Code Developed Unit Tests Functional Tests Pen Test Production

Recognizing there is a problem, the next logical step is to beat hackers at their own game and put in mitigating solutions. Most often, banks employed ethical hackers or manual pen testing to sniff out potential vulnerabilities. Alternatively, some chose to conduct some sort of penetration testing (aka, Black Box testing or Web app scanning) on production code in the hopes of finding vulnerabilities before the hackers did, or simply hiring ethical hackers to do the same. Although essential and critical, banks discovered that pen testing tools had tactical and strategic disadvantages. Tactically, there were two issues: 1. First, since the tests were taking place on production or staging sites, bank security teams had to test cautiously so as not to crash the system. Additionally, security had to coordinate with QA teams testing the application. If the system crashed, releases were jeopardized and delayed with a monetary loss. 2. The second major hurdle for Black Box testing was that it was not very useful for developers due to lack of code-level details. When security presented reports showing several SQL injections, developers would respond, “Where is it, exactly?” While developers trusted the results, without root cause information, fixing the issue was very difficult. For example, some cross-site scripting issues can result from application-level issues or via an incorrectly configured application server. But which one? Worst case, developers incorrectly guessed the root cause and implemented a patch in the wrong place, leaving a critical vulnerability unfixed. Strategically, pen testing proved to be an essential security practice; it didn’t offer a clear indication of risk exposure. Banks soon realized that Black Box testing did add value, but it wasn’t enough. While Black Box testing was — and still is — an important component of security testing, banks still could not answer several key questions:

• Where exactly is the application broken? • How much code coverage am I actually getting? • How many areas are truly at risk? • Is the application fundamentally more secure? • Are we curing the illness or just treating the symptoms? The answer became apparent when bank security teams were still putting out fires on a regular basis and it was clear that nothing much had changed. Stage 3: Code Reviews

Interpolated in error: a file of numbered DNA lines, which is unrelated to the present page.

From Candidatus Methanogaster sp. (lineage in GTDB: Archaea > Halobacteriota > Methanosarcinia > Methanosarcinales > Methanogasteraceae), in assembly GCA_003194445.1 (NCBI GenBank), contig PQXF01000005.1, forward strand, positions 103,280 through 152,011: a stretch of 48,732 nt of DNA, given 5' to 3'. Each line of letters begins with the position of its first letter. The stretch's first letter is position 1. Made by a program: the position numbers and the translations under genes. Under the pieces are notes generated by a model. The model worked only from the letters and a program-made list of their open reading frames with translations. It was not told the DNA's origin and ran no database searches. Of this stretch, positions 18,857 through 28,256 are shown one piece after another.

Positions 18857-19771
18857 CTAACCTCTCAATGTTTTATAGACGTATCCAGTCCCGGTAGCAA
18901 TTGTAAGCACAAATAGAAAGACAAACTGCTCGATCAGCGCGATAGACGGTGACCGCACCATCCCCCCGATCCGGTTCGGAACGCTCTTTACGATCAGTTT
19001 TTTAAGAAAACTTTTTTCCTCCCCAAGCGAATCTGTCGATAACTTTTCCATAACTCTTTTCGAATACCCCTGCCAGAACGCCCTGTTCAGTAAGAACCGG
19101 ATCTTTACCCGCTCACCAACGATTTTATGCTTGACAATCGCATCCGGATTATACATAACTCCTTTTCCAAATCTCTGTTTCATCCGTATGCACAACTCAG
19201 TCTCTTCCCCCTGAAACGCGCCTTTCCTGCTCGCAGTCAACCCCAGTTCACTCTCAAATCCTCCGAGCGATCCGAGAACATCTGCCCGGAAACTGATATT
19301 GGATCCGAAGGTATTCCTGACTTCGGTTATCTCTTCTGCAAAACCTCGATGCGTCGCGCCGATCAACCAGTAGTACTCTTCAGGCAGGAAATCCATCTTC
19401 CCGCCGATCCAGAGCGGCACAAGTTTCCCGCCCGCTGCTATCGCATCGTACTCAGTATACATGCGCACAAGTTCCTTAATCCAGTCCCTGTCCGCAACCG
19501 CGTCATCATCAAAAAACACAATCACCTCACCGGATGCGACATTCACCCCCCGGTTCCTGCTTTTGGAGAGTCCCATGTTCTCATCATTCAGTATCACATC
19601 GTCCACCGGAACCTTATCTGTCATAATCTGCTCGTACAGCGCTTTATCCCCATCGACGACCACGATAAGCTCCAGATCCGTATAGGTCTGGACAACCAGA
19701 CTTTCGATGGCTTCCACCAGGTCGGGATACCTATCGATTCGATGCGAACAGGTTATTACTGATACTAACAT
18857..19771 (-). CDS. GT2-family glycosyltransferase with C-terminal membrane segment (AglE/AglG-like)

Code Developed Unit Tests Code Reviews Functional Tests Pen Test Production

Truly understanding risk exposure required a more detailed understanding of the software, so banks slowly began to incorporate security source code reviews. These were helpful because: 1. They found real vulnerabilities in new and legacy code. 2. By examining real application code that was hacked, the security team could execute a ‘shock and awe’ campaign showing developers exactly how hackers exploited the very code that the developers wrote. 3. Code reviews increased the security team’s credibility, dramatically altering how security teams and developers interacted. Highlighting real or potential exploits gave the bank security team a chance to ‘market’ themselves and push secure coding responsibility onto development. Eventually, this paved the way to the so-called ‘gate model.’ For the highest sensitivity online banking applications, if the security team felt the application wasn’t secure enough to go live, it didn’t. Developers, forced to comply, made the necessary security fixes to meet security requirements. Instead of financial incentives, coding securely became a condition of employment. Although code reviews marked a critical shift in online banking’s approach to application security, it was an expensive approach. The key issue: Where to start? Application size and complexity were growing at exponential rates, making thorough analyses impossible. With millions of lines of code and only a dozen or so security auditors, the process couldn’t scale. To look at just one application manually could take weeks. A thorough application security strategy required a more rigorous approach. Stage 4: Leverage Source Code Analysis Technology
Code Developed Static Analysis Unit Tests Code Reviews Functional Tests Pen Test Production